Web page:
Protective immunity to anthrax can be achieved by antibodies raised against the secreted protective antigen (PA) and this forms the basis of the current acellular vaccines for human use. Bacillus subtilis spores have previously been used for delivery of heterologous antigens by the oral and nasal routes and their intrinsic heat-stability make them attractive vaccine vehicles. In this study we have expressed PA, or segments of PA, in B. subtilis using two strategies. First, display on the spore coat, and second, in the germinated spore (or vegetative cell). Using parenteral delivery we show ... Read More »
» Published in Vaccine. 2007 Jan 4;25(2):346-55. Epub 2006 Aug 4.

6. Detection and phylogenic analysis of one anthrax virulence plasmid pXO1 conservative open reading frame ubiquitous presented within Bacillus cereus group strains.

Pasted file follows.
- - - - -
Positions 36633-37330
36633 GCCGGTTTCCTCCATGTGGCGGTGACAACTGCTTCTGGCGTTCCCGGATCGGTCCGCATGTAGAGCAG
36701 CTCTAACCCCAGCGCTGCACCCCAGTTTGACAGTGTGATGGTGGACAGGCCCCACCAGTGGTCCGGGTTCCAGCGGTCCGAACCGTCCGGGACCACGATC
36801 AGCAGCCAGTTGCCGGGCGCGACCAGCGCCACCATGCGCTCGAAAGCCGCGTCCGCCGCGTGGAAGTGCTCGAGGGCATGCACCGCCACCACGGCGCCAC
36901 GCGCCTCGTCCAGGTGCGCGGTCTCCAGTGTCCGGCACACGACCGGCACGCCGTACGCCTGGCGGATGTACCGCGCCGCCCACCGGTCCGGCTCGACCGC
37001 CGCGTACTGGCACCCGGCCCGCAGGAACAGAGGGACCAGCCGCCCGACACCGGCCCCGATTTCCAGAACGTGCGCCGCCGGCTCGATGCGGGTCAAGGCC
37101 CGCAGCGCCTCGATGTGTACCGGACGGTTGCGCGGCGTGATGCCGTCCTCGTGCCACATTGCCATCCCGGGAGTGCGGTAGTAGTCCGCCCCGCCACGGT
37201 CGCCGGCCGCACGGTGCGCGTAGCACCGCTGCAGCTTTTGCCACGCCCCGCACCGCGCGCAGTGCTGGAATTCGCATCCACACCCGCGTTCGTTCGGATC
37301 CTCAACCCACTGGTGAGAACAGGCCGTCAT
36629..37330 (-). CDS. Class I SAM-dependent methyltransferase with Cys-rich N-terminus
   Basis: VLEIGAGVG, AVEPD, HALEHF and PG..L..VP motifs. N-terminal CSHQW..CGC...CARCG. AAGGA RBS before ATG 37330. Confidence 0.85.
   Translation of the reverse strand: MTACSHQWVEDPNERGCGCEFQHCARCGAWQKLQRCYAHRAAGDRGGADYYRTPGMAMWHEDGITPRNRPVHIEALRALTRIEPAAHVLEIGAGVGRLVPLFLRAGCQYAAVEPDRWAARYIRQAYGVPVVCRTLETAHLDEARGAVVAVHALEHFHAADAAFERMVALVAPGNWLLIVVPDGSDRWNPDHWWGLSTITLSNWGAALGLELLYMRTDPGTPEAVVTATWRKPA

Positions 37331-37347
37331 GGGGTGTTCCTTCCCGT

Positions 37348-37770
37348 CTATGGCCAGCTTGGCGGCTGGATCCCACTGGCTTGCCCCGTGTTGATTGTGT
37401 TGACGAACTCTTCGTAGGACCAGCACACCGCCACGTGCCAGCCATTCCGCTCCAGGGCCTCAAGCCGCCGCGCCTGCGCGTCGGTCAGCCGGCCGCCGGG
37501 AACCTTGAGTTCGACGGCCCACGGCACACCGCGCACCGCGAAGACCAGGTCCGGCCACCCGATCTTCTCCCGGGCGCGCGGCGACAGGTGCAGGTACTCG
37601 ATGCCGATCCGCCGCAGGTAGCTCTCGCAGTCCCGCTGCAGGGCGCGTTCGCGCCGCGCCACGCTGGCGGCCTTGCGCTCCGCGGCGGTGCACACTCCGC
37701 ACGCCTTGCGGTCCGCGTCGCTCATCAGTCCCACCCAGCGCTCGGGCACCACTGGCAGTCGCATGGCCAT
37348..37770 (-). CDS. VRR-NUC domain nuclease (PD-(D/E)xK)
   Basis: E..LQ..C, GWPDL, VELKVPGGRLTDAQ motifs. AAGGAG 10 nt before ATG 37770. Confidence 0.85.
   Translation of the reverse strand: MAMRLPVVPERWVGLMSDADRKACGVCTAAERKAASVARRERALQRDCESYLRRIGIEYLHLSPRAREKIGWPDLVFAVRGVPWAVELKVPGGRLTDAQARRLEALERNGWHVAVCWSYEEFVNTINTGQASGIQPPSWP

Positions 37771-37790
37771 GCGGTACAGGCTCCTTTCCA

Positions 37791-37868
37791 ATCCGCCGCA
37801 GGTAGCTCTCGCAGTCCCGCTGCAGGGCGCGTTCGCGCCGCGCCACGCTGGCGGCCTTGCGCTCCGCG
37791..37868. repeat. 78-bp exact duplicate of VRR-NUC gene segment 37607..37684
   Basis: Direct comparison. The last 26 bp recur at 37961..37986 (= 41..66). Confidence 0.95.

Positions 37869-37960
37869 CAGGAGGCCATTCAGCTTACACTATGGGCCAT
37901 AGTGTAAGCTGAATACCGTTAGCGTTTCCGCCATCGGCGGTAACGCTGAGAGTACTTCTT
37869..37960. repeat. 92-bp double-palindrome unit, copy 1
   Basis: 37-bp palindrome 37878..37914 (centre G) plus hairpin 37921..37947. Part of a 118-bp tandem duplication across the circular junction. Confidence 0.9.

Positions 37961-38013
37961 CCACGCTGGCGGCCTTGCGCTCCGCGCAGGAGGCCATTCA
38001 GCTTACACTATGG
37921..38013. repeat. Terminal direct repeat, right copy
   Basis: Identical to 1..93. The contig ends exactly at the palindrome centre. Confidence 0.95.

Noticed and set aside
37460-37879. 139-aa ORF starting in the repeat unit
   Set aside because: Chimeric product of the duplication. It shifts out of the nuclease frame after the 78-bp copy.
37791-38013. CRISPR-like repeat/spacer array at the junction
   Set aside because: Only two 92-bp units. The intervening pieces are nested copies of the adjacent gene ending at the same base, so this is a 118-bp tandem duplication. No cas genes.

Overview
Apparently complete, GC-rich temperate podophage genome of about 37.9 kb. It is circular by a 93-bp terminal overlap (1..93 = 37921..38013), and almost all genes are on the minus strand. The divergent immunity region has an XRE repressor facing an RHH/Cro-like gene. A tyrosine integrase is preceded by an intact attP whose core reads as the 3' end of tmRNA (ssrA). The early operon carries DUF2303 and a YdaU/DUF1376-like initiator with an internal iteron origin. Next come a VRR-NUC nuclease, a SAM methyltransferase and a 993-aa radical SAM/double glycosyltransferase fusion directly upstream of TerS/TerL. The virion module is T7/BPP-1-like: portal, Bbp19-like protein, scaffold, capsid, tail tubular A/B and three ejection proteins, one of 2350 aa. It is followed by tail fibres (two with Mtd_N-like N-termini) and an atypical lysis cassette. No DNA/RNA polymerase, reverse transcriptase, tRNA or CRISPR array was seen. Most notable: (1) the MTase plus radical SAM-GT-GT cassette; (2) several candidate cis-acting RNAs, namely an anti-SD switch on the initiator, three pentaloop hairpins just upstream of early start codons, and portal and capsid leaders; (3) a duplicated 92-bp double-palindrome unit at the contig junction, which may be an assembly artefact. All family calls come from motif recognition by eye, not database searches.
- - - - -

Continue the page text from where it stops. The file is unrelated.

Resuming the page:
Match Strength: 5.329

The presence of one of the anthrax virulence plasmid pXO1 conserved fragments was analyzed in 24 Bacillus cereus and B. thuringiensis strains, including 6 B. thuringiensis subspecies, by polymerase chain reactions. Twelve out of 24 strains showed PCR-positive for an ORF101 homologous sequence. Two pXO1-ORF101-like fragments from a B. cereus B-4ac and a commercial B. thuringiensis kurstaki HD1 were cloned, sequenced and expressed in Escherichia coli. Toxicity assays revealed that the product encoded by the pXO1-ORF101-like fragment had no impact on either Vero cells or Chinese Hamster Ovary ... Read More »
» Published in Biochem Biophys Res Commun. 2006 Nov 3;349(4):1214-9. Epub 2006 Aug 31.

7. Increased potency of BioThrax anthrax vaccine with the addition of the C-class CpG oligonucleotide adjuvant CPG 10109.
Match Strength: 5.037